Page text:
Toothpaste Mouthrinses Spray Irrigators Chewing gum Varnishes

ADA has accepted two agents for treatment of gingivitis: Prescription solutions of chlorhexidine digluconate mouthrinse Nonprescription essential oil mouthrinse

Chlorhexidine: plaque reduction 45-61%, gingivitis reduction 27-67% Essential oil mouthrinse: plaque reduction 20-35%, gingivitis reduction 25-35%

In the US: 0.12 % solution

In Europe: 0.2 % solution

Chlorhexidine-side effects
Brown discoloration Taste perturbation Oral mucosal erosion Parotid swelling Enhanced supragingival calculus formation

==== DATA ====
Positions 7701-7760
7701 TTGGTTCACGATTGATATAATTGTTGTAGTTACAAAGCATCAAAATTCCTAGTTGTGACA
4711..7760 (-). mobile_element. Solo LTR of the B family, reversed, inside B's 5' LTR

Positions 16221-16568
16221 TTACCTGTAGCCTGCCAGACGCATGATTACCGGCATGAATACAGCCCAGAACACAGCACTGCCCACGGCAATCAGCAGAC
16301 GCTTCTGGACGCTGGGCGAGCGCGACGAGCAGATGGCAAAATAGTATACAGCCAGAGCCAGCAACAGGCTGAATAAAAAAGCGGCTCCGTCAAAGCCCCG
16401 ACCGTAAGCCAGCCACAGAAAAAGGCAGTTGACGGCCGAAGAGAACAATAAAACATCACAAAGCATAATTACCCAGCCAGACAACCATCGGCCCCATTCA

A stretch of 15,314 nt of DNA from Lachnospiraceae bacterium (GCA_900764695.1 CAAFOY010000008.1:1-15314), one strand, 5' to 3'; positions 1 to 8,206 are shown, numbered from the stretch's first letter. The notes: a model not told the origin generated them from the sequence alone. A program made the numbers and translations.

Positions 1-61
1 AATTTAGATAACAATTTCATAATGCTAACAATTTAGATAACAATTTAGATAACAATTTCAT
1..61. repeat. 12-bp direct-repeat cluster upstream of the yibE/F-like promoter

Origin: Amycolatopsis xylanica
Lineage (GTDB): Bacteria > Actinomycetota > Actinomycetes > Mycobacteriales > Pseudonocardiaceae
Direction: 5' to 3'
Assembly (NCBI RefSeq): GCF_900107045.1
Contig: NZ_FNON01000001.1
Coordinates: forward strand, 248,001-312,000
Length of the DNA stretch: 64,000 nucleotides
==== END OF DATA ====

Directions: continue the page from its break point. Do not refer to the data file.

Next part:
1971 Flotra

Disclosing agents
Solutions or wafer capable of staining bacterial deposits on the surfaces of teeth, tongue, and gingiva Erythrosine, fuchsin Fluoresceincontaining dye

Frequency of plaque removal

Cleaning once a day with all necessary tools is sufficient if it is performed meticulously. Emphasis must be placed on the efficiency of complete plaque removal at least once per day, rather than the frequency of brushing alone

Plaque control instruction

Motivation for effective plaque control Education Instruction Encouragement Reinforcement

Plaque control
Mechanical plaque control is necessary and not replaceable by chemical plaque control Mechanical plaque control >>>>>> chemical plaque control